Not to be the barer of bad news, but giardia isn't something to be taken lightly.

If you ignore that your kitty is sick, you are seriously putting it at risk. Do you want your feline friend to be healthy and happy? Take it to the veterinarian and get it checked out.

While the most common sign of giardia is watery diarrhea, long term effects include serious weight loss over short periods of times and, if left untreated for months or years, death.

Regular vet check-ups will also help keep your cat safe and thriving.

One key symptom of a cat with giardia is repeated diarrhea.
One key symptom of a cat with giardia is repeated diarrhea.  © 123RF / belchonock

When to get your cat tested for giardia

If you are seriously concerned that your cat may have giardia, a test needs to be completed. At the vet's request, you will likely need to collect samples of your cat's stool, pooled from over the last three to four days.

Remember, though, that sometimes negative tests are false. Giardia cysts are not excreted with every bowel movement (which is explains why you will usually be asked to take three or four samples over multiple days), so it's not unusual to get a false negative.

In the case that your cat has been tested but comes up negative, it should still continue to get treatment from the vet if it displays severe symptoms. Veterinarians should be your first and best port of call for all things cat-health related.

Cat giardia treatments

Giardia in cats can be treated in many different ways, some better than others. These treatments should be decided upon by the vet, and not by a random Google search, but there are a few possibilities that will likely be the vet's go-to.

Here three possible treatments for giardia in cats:

Treat giardia in cats with medication

The problem with giardia parasites is that they are seriously resistant and adaptable, making medications only effective to a certain extent. After consulting your vet, you may be given a drug treatment therapy that will need to be repeated several times under a very strict and specific protocol.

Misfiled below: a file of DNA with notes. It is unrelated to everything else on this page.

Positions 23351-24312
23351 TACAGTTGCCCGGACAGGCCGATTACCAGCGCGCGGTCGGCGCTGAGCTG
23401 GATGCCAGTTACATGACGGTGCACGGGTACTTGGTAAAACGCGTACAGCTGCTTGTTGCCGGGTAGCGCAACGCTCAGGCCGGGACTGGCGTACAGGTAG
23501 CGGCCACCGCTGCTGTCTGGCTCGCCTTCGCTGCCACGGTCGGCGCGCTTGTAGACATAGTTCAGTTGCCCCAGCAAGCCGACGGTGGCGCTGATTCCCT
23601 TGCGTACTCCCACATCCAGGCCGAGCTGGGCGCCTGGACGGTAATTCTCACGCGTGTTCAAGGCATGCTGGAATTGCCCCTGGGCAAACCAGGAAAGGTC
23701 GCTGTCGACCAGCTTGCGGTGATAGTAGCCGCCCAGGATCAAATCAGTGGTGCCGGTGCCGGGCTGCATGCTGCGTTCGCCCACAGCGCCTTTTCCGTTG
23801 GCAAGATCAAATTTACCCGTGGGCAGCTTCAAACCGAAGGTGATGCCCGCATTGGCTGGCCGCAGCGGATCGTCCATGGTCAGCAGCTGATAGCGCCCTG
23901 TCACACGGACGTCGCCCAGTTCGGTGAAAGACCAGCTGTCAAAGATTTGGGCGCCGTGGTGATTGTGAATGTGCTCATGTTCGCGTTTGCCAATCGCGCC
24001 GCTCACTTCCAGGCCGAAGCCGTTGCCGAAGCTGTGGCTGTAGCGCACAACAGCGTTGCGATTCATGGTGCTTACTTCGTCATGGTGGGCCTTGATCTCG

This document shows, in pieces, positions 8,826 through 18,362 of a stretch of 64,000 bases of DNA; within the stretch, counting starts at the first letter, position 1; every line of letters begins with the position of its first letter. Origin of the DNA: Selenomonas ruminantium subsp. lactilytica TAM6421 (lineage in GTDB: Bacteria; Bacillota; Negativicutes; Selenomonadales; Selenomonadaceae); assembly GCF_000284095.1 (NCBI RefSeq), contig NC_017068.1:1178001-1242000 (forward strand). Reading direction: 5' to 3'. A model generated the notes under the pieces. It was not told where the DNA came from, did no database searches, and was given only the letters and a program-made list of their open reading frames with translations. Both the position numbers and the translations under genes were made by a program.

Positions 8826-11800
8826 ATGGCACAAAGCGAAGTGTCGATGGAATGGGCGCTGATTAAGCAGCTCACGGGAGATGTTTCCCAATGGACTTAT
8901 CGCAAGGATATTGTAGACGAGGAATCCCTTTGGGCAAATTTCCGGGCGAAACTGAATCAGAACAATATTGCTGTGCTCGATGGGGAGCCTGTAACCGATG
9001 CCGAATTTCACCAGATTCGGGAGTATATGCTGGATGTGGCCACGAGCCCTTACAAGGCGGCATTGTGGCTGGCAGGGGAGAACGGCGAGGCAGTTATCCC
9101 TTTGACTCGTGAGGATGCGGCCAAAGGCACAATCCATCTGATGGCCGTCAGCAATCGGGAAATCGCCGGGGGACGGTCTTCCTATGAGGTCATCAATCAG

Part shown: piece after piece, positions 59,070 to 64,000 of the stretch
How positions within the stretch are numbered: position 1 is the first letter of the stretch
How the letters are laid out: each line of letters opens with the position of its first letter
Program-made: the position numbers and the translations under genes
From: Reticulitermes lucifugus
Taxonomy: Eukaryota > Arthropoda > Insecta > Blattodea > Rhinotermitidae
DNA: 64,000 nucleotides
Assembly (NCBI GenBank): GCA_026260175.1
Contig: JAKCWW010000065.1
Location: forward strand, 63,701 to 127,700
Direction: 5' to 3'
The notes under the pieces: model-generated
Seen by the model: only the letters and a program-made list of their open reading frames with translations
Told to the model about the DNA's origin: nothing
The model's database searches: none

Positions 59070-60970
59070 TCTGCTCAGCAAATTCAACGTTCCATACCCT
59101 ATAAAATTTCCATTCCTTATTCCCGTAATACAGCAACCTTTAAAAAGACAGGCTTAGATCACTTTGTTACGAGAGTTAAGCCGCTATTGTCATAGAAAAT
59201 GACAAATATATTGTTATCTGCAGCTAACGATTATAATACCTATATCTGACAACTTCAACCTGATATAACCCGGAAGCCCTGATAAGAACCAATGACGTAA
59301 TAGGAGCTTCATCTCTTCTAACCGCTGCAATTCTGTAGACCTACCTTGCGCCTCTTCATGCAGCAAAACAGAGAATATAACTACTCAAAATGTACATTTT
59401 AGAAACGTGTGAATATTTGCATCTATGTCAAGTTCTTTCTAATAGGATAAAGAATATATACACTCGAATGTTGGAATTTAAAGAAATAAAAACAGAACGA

Your cat will most likely be prescribed antibiotics or a de-worming medication to combat giardia. Your cat's health condition will determine what your veterinarian is willing to give it, and none of these treatments are 100% likely to work. The length of the treatment can also vary significantly from cat to cat.

All pets present in a house should be treated for giardia in the event of an infection.
All pets present in a house should be treated for giardia in the event of an infection.  © Unsplash / Chen

Treat giardia in cats through better hygiene

As giardia is transferred through infected water and other substances, it is extremely important to enforce strict hygiene measures. This will limit the chance of your cat reinfecting itself and/or passing it on to other human or animal members of the household.

Protocol 1: Clean the litter box several times a day - Make sure that you are disposing all of your cat's excrement in sealed plastic bags within your household waste. Wash your cat's box and change the litter often.

Protocol 2: Clean the cat's sleeping places and contact surfaces - Wash any carpets, fabric blankets, or pillows your cat sleeps on at about 140 degrees Fahrenheit. Disinfect your house's floors and walls, including steam cleaning hard surfaces and vacuuming any scratch posts you might have.